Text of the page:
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Vadon
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Hm, I don't quite remember an age, but I do remember the first word I wrote. It was Pop... I don't know why, I knew the alphabet and was throwing together random letters and I eventually spelled something. (I don't even call it pop, I call it soda... why did I spell pop as my first word?)

But reading... I remember reading the tiny little books of varying cover colors to learn. They were simple ones that got harder as you continued down the line. That was probably 5 or 6.

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Raia
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quote:
I'm told I began to read at around age 3.
Me too.
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ketchupqueen
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Me, too. And my sister. My other sister, 4. My brother, with the learning disabilities, 5.
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Taalcon
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quote:
With the help of this cute little phonics reader called A Pig Can Jig
I LOVED that book! I still have it somewhere, boxed away, falling apart.

I was also a huge fan of Dr. Seuss' There's A Wocket In My Pocket.

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J T Stryker
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I was taught to read right around my fifth birthday by a 200 lbs. bald, roady on Def Leppard's Adrenalize tour.... See, my childhood wasn't all that twisted....

Edit: but i still can't spell

[ April 11, 2005, 08:00 AM: Message edited by: J T Stryker ]

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Kama
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uhh, in preschool. or is it kindergarten?

erm, whatever comes later.

[ April 11, 2005, 08:22 AM: Message edited by: Kama ]

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SteveRogers
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quote:
When did you learn? When did your children learn?
1. when I was four ( I didn't go to preschool and I didn't start kindergarten till I was six; I taught myself)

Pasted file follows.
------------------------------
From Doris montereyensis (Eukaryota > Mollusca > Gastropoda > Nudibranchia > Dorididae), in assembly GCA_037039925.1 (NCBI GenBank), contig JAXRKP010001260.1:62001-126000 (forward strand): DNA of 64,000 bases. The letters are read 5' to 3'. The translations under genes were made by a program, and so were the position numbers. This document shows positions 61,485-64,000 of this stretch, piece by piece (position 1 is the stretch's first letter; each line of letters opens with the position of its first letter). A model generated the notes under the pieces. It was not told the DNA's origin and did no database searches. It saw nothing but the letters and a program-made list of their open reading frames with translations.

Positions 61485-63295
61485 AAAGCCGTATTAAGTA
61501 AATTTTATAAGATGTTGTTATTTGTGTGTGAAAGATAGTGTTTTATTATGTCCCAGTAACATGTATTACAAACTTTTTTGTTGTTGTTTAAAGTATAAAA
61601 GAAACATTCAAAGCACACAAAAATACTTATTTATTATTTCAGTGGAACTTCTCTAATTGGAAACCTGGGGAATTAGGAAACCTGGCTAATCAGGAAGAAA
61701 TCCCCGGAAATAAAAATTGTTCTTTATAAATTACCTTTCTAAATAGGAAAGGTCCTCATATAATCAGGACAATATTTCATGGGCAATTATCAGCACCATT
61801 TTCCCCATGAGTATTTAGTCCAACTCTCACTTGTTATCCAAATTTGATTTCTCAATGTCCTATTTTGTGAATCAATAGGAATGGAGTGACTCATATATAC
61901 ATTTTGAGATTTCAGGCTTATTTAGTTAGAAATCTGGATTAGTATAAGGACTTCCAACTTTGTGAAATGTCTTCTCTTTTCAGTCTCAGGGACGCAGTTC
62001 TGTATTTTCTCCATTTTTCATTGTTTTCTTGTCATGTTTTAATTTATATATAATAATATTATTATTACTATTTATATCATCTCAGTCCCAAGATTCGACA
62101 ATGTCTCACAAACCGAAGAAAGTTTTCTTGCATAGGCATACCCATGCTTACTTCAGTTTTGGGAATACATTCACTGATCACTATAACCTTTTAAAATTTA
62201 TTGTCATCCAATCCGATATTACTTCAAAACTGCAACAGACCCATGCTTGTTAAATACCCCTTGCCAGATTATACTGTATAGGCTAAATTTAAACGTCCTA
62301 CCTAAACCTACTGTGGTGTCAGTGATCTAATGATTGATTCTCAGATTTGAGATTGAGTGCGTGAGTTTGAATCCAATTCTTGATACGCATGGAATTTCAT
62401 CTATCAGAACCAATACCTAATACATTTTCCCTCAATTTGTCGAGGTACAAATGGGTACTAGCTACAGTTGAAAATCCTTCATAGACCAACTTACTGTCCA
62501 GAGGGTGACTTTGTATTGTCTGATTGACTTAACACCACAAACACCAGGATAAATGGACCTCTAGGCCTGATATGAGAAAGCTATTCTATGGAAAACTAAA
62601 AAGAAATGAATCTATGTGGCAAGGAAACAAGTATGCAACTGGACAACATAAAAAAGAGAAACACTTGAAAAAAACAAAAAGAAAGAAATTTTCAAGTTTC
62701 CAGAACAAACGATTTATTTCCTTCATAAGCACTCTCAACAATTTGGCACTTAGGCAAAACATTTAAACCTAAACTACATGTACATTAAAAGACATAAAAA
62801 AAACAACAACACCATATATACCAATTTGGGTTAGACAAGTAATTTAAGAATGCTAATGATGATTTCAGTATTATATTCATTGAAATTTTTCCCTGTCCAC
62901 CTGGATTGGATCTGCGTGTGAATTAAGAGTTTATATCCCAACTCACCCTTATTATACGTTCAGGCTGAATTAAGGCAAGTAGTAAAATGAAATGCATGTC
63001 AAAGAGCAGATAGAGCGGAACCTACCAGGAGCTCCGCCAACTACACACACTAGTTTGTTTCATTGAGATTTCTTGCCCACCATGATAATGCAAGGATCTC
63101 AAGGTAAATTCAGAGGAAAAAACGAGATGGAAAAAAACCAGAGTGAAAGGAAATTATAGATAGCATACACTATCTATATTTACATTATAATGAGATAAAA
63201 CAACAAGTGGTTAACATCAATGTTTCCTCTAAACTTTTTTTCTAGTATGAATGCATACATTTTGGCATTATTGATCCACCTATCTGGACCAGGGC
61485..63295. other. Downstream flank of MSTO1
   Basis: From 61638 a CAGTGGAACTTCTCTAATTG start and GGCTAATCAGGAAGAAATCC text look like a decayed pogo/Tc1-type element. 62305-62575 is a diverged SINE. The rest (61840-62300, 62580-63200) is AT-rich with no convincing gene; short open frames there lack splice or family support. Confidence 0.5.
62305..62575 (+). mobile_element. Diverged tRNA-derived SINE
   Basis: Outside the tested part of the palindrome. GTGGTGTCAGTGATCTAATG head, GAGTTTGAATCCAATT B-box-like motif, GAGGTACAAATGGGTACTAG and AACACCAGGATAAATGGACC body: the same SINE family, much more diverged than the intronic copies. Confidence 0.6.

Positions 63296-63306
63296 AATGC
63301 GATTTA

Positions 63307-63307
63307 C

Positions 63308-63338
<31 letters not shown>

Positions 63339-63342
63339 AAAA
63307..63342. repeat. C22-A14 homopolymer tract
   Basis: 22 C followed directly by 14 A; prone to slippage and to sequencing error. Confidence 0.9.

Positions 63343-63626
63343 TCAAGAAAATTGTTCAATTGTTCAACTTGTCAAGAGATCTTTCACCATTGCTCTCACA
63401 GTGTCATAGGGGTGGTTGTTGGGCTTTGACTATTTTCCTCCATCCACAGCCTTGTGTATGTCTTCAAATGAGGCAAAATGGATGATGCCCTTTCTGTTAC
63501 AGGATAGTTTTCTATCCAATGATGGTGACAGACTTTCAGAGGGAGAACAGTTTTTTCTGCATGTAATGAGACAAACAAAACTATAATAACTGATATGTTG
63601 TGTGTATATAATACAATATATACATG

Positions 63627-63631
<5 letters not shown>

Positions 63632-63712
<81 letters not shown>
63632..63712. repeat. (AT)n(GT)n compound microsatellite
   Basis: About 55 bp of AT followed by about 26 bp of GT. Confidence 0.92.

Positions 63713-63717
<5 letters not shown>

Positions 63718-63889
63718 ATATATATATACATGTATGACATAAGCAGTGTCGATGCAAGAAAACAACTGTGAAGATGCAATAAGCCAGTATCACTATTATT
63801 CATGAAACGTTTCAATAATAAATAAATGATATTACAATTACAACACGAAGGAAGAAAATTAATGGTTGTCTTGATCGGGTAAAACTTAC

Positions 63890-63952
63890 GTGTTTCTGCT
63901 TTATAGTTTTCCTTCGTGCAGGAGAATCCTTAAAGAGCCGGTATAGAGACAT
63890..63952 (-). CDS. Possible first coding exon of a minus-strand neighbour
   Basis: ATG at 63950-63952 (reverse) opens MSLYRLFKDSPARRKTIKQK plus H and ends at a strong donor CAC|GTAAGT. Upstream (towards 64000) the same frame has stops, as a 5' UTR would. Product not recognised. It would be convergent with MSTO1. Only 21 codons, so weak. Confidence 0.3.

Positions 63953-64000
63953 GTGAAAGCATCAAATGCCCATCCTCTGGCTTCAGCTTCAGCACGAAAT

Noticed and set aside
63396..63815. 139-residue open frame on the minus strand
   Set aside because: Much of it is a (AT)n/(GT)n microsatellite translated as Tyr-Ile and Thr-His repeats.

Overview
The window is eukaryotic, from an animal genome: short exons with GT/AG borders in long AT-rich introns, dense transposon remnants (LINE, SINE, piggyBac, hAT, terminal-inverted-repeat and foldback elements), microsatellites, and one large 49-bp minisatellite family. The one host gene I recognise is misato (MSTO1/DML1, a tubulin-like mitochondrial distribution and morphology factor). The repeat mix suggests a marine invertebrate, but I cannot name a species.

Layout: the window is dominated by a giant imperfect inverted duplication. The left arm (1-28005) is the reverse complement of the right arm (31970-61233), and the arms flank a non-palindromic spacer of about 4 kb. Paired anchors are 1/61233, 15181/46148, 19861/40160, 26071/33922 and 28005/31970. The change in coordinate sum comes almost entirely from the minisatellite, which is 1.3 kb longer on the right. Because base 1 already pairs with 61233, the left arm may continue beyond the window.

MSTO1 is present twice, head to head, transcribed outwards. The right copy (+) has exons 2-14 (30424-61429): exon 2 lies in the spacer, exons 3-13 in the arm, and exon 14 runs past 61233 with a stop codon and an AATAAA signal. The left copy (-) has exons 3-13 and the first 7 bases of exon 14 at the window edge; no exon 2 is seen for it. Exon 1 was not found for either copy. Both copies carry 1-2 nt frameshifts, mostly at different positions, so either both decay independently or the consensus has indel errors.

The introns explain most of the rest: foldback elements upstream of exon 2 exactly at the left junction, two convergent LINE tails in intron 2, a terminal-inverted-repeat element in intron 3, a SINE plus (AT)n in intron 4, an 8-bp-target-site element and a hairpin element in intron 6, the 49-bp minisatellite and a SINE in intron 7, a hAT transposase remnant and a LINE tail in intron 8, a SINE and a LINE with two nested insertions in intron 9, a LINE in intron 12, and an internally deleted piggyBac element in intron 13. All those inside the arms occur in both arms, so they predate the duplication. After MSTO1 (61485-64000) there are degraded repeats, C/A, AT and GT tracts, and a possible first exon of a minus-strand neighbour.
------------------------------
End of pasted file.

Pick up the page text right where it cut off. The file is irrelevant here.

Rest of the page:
2. I don't have any children....so I didn't teach them to read....or anything like that

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Eruve Nandiriel
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I started reading when I was about 4.
And I haven't stopped since! [Wink]
[Big Grin]

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Elizabeth
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"But reading... I remember reading the tiny little books of varying cover colors to learn. They were simple ones that got harder as you continued down the line. That was probably 5 or 6."

Bob books.

http://www.bobbooks.com/

[ April 11, 2005, 11:38 AM: Message edited by: Elizabeth ]

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Elizabeth
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A fun thing to do with little kids is to make them their own book. Very easy inthis digital age.

take pictures of people in the family. Paste the picture on a page, then make a litle flip cover for itwith stiff paper and tape as a hinge. Write the name of the person under the picture. They flip up the cover, and see the picture, and say the name. They think they are really cool, and eventualy will learn to recogniz the words.

You can make a book with pics of all their favorite things, or of their daily routines. It is fun, I tell you, fun.

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advice for robots
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I know I read pretty well in first grade.

I remember my first grade teacher telling the class that I learned to read because my family read the Bible together. And I thought, "Not the Bible, the Book of Mormon." [Smile]

I was also the only kid in the class who got to check out books in the third grade section of the library. Nobody else was allowed to, not even that bossy girl.

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Elizabeth
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"I was also the only kid in the class who got to check out books in the third grade section of the library."

Ew.

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advice for robots
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Why ew?
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amira tharani